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Attorney to Doctor path, but advice needed

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Hello all,

I am a former pre-med student who got my undergrad degree in 2009 and completed all prerequisites plus neuroscience, minus Organic Chemistry I and II. I went to law school (graduated in 2013), passed the bar exam, and have been practicing law for over a year. I am successful in my practice but my passion is medicine.

I am confounded on how to proceed next. Most pre-med post bac programs are only for those who have completed less than 50% of the prerequisites, and the SMPs are generally for those who have completed all of the prerequisites. Here are my current thoughts:

1. Complete Organic Chemistry I and II, plus other science courses like biochem, genetics, etc. at a local community college and then take the MCAT, and apply to med schools; or

2. Find a pre-med post-bac program that doesn't care that I have completed 75% of prerequisites, and pretty much do the same thing as #1 option but in official post-bac program; or

3. Complete Organic Chemistry I and II at local community college and then apply to SMP; or

4. some other idea...

I live in the Seattle area, so I don't currently have many options (Seattle U? - but post-bac says for none to minimal completed pre-reqs, Heritage University? - Again, looks like all pre-reqs must be completed, Portland State University?), but I would be willing to relocate for a program if it is my best option.

There is a lot more I could add, but I hope that this is sufficient to at least get some ideas and advice. I can always add more. Thanks.
 

Law2Doc

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1. Are there any "open enrollment" type places or your undergrad institution that would let you enroll for the courses you need in a non-CC setting? Community college coursework isn't as universally accepted, especially for the more difficult prereqs. Too many people have abused the lesser competition to inflate grades, so some schools just won't look at them. You don't really need a formal postbac (although they do offer some benefits in navigating the process and marketing you if you qualify). If you can't find an open enrollment option, then your choice 3 might be a viable option -- you can overcome the CC 'stigma" with an SMP.
2. You didn't mention how you did in the sciences or GPA -- do you have to retake any of that coursework?
3. bear in mind that you'll need health related ECs before you apply so I don't think you are at the point where you can just take two classes and apply.
4. Another option -- and just thinking aloud here, some graduate masters (not SMP) programs eg MS, MPH, MBA, allow you to use some of your elective credits toward undergrad level coursework -- you might be able to go to grad school and pick up the orgo in a four year institution as you get that degree. I don't know if this is a great option, but it might look better on your CV than CC credits in the harder science courses.
5. Finally, you need to come up with strong reasons/explanations why medicine is your "passion" and why your career path took a Detour into law and why you are making the jump and why now. Make sure there's something drawing you to medicine and that it doesn't come off like you are running from some aspects of law. emphasize transferable skills. It's not an overly difficult sell, but it's a sell and you have to pitch yourself correctly. You aren't getting in if you come off as yet another disillusioned lawyer who dislikes his job but wants to remain a high net worth professional. You have to come off as a superstar happy lawyer with some articulable draw that's making you think medicine would be a great and obvious next step in your career trajectory.
 
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deleted480308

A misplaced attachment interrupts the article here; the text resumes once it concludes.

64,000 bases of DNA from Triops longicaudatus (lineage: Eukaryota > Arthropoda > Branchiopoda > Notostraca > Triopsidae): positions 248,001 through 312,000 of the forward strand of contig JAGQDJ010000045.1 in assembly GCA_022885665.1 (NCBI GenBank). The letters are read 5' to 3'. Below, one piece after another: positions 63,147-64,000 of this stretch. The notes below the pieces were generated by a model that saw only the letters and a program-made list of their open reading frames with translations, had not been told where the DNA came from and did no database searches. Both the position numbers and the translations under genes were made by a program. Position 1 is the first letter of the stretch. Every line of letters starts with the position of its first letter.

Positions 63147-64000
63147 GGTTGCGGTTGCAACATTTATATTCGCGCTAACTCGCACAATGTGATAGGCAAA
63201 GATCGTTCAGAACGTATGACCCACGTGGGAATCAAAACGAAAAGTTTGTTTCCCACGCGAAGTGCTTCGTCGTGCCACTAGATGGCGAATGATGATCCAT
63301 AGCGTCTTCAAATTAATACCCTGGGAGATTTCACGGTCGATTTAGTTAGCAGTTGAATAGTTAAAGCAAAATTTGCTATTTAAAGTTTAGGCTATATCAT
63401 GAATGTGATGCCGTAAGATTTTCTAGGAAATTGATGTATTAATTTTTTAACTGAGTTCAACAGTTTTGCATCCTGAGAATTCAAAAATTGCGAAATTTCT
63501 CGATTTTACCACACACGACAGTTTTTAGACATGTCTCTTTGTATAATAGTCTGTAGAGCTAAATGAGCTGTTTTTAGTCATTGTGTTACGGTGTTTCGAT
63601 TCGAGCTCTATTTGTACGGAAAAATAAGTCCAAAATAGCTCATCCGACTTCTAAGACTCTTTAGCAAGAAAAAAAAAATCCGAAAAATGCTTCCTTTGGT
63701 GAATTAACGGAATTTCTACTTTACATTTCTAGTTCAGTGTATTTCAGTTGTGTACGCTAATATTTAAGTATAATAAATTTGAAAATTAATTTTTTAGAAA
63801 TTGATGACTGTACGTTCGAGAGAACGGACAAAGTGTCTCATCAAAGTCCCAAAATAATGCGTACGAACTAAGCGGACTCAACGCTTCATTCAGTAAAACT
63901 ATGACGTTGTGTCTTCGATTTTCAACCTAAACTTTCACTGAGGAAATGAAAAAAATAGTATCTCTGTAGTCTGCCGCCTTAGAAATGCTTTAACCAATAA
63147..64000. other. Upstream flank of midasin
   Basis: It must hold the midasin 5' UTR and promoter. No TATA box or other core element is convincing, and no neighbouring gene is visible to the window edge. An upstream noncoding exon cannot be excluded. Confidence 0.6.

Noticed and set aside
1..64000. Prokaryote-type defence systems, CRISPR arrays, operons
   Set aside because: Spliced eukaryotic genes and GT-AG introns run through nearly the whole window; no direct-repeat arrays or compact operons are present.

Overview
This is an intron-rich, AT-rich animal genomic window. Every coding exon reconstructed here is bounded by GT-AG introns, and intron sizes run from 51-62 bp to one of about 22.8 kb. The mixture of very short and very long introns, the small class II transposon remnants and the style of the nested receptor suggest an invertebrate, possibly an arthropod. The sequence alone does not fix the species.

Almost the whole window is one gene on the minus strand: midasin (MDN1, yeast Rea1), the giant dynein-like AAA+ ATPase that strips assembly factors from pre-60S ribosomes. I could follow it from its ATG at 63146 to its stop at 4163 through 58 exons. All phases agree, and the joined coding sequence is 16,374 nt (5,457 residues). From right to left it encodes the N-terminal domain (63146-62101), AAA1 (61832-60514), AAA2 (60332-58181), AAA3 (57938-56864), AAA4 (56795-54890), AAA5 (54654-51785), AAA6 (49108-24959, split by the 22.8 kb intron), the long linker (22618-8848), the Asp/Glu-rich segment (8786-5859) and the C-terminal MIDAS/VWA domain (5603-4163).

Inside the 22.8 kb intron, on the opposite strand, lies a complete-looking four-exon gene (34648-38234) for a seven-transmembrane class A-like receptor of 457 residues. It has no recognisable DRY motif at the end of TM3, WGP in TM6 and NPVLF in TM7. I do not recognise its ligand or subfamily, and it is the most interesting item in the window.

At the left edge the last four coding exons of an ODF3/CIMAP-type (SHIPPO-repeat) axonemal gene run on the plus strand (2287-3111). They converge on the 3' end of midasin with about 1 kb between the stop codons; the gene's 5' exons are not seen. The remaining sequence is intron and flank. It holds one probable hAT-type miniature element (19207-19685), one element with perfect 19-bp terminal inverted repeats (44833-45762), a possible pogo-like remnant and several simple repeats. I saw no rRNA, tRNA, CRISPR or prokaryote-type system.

yeah, just take the classes you need at a local university (cc if you absolutely have to)....you can declare a bogus second major if needed and then just bail when you are done
 

Snakes

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Lots of lawyer-to-docs here at SDN. I thought I was an oddball until I joined the forums. Nope. Lots of us here. I did a do-it-yourself post bacc, not a formal program. It was just way cheaper to do it through my state school. I didn't have most of the pre-reqs done so I had to start almost from scratch (I didn't take any labs or anything in undergrad--I was a humanities major). Don't do cc if you can avoid it, especially for the pre-reqs. I have no doubt that a strong post-bacc program can be beneficial, but it doesn't seem to make a lot of sense to move for one and then have to move again for medical school (possibly). Not sure what your plans are, but obviously if you had to move to a new state and support yourself you'd have to take the bar in your new jurisdiction. That's a lot of work I would avoid if you can (maybe I'm just lazy lol).
 
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645095

Thank you everyone for the advice. It definitely helps.

Law2Doc - Unfortunately I went to undergrad in NYC, so that really isn't an option. There are universities around here that I could take classes at though. As for grades, I did get a couple of A's, a few B's, and only one C in my science coursework. My undergrad GPA is about 3.3 but with an upward trend. I might retake the C grade (it was my first science course) and continue with Organic Chem I and II and also upper science classes. Hopefully doing so will also raise my GPA a bit as it is on the lower side, instead of trying for a SMP or other master's program with current undergrad GPA. I also don't think I am quite ready to just take 2 classes and apply, I did do clinical research at a emergency department in NYC through Columbia University (not my undergrad, just a program through them), and somewhere between 60-100 hours of shadowing (neurosurgeon, radiologist, emergency medicine doctors, general surgeon (got to observe a bowel resection surgery)), but all within 2007-2009. I do also understand the problem with "switching" professions and getting over that hump, and will continue to make sure my story comes out. I did take two semesters of health law in law school and I practice in an area where I constantly deal with doctors on cases and present their testimony. Thanks for bringing up those points.